To characterize the average molecular weight on Polyester (PET) and Polyamid (PA) based plastics very often the solvent viscosity is being used, also called intrinsic viscosity. This value is very time-consuming to determine and the incoming solvents might be harmful while handling as well as circumstantial in the disposal.
In many cases this detected value is afflicted with a wide error spread of the results. Automatic measuring devices to determine the intrinsic viscosity might be very complex.
By contrast to this procedure the melt index or also the melt viscosity, determined with Melt Index Devices, also called Plastometer, as well as Laboratory or Online Capillary Rheometers, can be found out in an easy and fast way. The user friendly handling is uncomplicated.
Details to the specific devices can be drawn from our respective product descriptions.
The determination of the intrinsic viscosity and the display of the IV value comes automatically in all Goettfert test devices or after selection in the specific software.
Please see the technical documentation / operating manual / software documentation of the respective device for more handling details.
Characterization of the average molecular weight
Calculation of the Intrinsic Viscosity
The determination of the intrinsic viscosity is performed through a correlation relationship. This is being defined by a one-time detected and representative data set of a product group out of measured melt index or melt viscosity values and measured intrinsic viscosities (IV). The data set should be detected for minimum 3 pair of variates IV values and melt index or melt viscosities. With a higher number of pair of variates a higher accuracy for the IV value via the correlation relationship can be reached. On time determined this function can be used also for other materials with similar filler content.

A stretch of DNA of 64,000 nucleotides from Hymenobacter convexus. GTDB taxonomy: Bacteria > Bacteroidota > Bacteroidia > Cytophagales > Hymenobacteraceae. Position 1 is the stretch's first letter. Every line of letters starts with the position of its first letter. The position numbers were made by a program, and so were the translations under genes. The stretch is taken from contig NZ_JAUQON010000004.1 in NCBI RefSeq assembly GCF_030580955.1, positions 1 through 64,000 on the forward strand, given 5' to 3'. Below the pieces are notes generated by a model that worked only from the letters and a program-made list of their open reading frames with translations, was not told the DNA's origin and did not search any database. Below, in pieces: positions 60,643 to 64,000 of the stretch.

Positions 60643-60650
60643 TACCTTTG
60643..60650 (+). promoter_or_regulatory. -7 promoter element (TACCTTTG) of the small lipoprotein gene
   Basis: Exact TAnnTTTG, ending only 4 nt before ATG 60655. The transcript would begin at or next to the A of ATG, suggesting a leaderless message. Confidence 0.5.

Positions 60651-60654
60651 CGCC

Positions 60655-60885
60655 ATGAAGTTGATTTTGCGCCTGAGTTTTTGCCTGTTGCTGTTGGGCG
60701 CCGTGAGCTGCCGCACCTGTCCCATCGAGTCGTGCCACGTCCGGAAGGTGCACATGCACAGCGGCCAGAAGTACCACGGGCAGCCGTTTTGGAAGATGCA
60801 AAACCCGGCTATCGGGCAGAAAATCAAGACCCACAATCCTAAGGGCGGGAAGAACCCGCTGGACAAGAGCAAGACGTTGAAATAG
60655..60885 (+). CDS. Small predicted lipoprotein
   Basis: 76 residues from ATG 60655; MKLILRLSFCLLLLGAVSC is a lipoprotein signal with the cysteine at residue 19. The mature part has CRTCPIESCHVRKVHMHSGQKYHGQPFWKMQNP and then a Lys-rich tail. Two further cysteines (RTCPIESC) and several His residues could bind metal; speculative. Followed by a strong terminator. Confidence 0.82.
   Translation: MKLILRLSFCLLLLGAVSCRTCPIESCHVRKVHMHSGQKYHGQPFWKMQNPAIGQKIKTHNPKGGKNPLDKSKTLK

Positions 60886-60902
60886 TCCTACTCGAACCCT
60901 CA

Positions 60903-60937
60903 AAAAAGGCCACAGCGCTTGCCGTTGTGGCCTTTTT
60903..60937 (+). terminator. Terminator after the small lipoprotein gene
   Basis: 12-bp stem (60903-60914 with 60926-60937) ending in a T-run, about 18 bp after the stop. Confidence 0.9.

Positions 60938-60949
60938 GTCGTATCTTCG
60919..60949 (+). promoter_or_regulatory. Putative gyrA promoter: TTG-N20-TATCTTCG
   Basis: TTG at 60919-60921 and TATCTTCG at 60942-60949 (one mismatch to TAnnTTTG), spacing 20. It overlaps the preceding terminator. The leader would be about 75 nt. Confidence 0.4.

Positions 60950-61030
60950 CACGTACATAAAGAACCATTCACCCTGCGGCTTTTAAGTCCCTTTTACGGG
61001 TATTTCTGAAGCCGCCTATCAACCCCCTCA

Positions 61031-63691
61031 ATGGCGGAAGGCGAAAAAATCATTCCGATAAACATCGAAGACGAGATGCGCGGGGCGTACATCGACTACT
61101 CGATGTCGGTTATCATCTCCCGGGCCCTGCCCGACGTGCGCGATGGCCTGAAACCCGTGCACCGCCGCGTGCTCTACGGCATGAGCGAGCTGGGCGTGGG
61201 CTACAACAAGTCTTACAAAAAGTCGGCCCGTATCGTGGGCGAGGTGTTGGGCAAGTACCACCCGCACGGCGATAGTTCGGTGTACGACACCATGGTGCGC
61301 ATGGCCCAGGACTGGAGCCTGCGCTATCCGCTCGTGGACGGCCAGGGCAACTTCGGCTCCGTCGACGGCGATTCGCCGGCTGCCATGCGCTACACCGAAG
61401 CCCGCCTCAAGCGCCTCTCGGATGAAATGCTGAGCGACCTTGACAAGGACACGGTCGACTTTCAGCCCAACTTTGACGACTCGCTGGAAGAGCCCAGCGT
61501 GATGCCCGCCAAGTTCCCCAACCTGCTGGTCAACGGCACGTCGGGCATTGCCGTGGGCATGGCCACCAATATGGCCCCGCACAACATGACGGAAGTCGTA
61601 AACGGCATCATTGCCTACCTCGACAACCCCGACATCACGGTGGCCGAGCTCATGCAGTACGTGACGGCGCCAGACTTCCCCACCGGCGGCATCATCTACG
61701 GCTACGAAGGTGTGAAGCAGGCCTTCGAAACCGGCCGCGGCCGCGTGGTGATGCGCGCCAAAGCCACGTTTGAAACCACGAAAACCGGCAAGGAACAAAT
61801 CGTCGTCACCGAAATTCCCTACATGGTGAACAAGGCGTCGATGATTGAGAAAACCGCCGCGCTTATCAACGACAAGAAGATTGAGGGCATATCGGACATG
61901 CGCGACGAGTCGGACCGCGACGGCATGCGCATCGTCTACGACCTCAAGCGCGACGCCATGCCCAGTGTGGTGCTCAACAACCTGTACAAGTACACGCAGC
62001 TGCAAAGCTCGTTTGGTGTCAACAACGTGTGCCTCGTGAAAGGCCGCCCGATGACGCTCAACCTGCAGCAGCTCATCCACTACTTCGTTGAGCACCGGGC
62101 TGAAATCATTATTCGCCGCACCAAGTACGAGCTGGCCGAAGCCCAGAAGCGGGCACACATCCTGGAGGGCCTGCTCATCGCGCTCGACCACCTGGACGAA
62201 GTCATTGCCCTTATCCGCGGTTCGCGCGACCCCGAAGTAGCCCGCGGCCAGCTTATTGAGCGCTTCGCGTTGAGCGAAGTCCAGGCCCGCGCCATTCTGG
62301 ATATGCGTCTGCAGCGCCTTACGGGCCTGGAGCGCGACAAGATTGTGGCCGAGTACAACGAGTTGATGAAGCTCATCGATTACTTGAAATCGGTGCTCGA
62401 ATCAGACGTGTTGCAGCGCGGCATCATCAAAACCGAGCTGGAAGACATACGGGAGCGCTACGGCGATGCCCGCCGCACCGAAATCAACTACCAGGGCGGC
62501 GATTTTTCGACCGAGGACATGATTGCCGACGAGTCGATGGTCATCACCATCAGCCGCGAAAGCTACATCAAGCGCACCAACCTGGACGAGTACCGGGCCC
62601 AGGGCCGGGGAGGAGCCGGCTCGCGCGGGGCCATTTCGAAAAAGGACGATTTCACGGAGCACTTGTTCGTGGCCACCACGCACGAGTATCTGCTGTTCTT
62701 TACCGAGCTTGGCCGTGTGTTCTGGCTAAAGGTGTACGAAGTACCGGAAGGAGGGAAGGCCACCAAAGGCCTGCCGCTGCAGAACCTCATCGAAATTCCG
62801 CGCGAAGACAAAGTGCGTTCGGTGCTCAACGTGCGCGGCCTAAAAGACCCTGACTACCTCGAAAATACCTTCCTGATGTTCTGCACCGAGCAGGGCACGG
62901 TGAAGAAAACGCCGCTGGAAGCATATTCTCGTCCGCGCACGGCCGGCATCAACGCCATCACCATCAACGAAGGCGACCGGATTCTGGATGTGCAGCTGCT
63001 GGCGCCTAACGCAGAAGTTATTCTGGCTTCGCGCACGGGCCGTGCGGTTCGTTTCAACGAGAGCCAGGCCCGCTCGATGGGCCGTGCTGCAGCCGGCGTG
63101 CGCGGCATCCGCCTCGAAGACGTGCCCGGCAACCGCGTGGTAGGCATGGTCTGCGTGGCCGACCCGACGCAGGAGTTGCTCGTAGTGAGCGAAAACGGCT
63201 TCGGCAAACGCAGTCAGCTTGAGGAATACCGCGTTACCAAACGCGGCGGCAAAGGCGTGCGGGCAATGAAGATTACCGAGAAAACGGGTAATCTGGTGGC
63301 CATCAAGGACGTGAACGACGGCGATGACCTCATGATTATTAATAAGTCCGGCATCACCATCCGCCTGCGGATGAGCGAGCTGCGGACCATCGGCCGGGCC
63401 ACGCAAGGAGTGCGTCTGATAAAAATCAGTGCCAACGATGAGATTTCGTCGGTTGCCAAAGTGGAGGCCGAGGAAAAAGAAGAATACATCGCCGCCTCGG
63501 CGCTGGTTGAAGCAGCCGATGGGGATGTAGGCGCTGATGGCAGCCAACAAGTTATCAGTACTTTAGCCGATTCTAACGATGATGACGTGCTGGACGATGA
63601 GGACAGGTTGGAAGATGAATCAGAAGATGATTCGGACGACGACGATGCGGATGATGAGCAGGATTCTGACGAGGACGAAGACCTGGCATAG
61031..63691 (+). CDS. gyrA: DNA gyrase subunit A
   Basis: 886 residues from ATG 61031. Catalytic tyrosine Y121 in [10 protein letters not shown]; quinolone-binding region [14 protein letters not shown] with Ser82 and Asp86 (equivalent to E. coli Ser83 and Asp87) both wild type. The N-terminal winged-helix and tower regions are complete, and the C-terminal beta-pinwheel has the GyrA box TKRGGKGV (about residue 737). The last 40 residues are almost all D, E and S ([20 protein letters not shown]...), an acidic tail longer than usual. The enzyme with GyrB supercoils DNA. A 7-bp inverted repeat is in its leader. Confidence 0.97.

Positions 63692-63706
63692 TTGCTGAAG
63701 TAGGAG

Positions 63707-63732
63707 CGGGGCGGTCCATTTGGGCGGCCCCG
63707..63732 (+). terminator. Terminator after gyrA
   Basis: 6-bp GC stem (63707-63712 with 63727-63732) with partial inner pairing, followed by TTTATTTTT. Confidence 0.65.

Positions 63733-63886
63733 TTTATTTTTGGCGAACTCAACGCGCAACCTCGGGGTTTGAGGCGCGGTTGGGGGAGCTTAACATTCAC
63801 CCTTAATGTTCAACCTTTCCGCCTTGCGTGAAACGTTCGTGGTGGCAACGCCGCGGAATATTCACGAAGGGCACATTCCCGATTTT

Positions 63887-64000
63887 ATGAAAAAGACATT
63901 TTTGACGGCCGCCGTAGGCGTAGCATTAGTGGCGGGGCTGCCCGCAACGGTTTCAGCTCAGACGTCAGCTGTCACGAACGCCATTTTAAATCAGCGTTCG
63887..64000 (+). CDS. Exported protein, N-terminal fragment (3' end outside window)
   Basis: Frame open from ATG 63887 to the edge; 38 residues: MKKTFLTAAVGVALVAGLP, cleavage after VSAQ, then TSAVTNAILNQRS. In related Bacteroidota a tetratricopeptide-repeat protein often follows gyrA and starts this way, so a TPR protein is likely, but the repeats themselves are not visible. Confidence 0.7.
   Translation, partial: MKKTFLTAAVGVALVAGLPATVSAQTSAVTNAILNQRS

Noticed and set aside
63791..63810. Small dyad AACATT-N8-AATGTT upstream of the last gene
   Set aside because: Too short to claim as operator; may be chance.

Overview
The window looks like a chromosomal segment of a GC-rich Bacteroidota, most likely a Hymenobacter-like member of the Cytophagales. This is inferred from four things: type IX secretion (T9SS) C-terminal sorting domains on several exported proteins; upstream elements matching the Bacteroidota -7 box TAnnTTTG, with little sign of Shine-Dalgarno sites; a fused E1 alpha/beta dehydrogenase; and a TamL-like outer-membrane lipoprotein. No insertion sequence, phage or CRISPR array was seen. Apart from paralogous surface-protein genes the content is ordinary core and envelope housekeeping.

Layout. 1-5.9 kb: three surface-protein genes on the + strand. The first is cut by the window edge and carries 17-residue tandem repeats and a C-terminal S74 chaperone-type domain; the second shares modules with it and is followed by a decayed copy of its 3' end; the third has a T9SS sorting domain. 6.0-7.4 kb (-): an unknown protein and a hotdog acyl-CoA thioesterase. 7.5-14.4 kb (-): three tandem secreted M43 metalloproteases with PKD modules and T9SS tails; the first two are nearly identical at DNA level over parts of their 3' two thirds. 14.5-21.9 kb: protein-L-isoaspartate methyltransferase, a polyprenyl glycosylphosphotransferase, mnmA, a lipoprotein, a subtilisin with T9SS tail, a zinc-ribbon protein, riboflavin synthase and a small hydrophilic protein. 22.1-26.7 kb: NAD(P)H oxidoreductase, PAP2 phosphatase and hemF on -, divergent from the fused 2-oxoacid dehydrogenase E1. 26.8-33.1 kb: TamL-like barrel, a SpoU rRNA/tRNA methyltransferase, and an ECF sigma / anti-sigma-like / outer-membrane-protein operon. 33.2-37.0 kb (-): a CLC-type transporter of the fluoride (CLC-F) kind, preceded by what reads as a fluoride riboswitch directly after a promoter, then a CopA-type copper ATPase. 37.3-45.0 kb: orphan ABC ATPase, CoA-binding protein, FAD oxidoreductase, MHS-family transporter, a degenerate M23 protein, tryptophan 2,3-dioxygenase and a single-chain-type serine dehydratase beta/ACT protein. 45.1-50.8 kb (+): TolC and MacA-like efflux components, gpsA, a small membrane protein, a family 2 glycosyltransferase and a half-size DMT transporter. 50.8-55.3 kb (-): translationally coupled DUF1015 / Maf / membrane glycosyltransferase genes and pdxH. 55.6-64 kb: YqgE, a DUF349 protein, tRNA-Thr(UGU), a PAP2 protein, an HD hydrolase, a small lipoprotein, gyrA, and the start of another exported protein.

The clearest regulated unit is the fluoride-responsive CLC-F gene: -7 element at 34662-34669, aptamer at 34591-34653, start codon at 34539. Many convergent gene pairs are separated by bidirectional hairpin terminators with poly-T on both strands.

The following 2 diagrams show as an example for PET a very good correlation between melt index and IV value as well as melt viscosity and IV value:
For the correlation relationship between intrinsic viscosity and melt index or melt viscosity the following combinations are valid, which describe finally the temperature dependences of the melt index or the melt viscosities.
Via the average value of the MFR or MVR the intrinsic viscosity IVRheo is being calculated as follows:
Also comparable with the calculated or measured melt viscosity η
(here at the melt viscosity a preferable way is to use the zero shear viscosity η0 ;
to determine the zero shear viscosity models like Yasuda or Carreau-Winter can be used. These models are integrated in the evaluation software “WinRheo II”).
TK = Test temperature in °K
A = Axis intercept (constant)
B = Gradient (constant)
MI = Average value of MFR or MVR
η = Viscosity
The result of this is a correlation between the measured and the calculated intrinsic viscosities IV and IVRheo (see diagram 3). This correlation relationship is a linear equation with 2 constants A and B.
The constants A and B must be determined first, to proceed the calculation. The constants are only valid for one test weight or one shear rate under the precondition, that the measurement procedure of the intrinsic viscosity has been performed always in the same way.
After the constants were being found out, these values are saved in the device or in the PC software.
The calculation of the intrinsic viscosity has been proceed after the measurement.
At first the IVRheo is being calculated with the measured MI average value or the melt viscosity according to equation 1 or 2. Afterwards the IV is being detected out of the calculated IVRheo and the known coefficients A and B according to equation No. 3.
One IV value is being calculated out of the average value of the MI measurement or out of the viscosity for each weight or shear rate.
We recommend to determine the constants for each product spectrum separately new because the IV value can depend from the measurement method and the used solvent in a wide range.
Determination of the constants A and B
To determine the constants A and B a minimum number of 3 pair of variates from the measured melt index or the melt viscosity and measured IV viscosity are required.
The following example has been performed with 7 meltindex measurements, to improve the accuracy of the approximation (see diagram No. 1):
The value IVRheo has been detected via the equation No. 1 out of the melt index value.
Getting the following table:
The values are being applied graphically to determine the coefficients A and B. In this case the points needs to be approximated in a linear way.
Out of the positioning of the measuring points and the linear approximation the constants A and B are A = -0,0203 and B = 7,2173.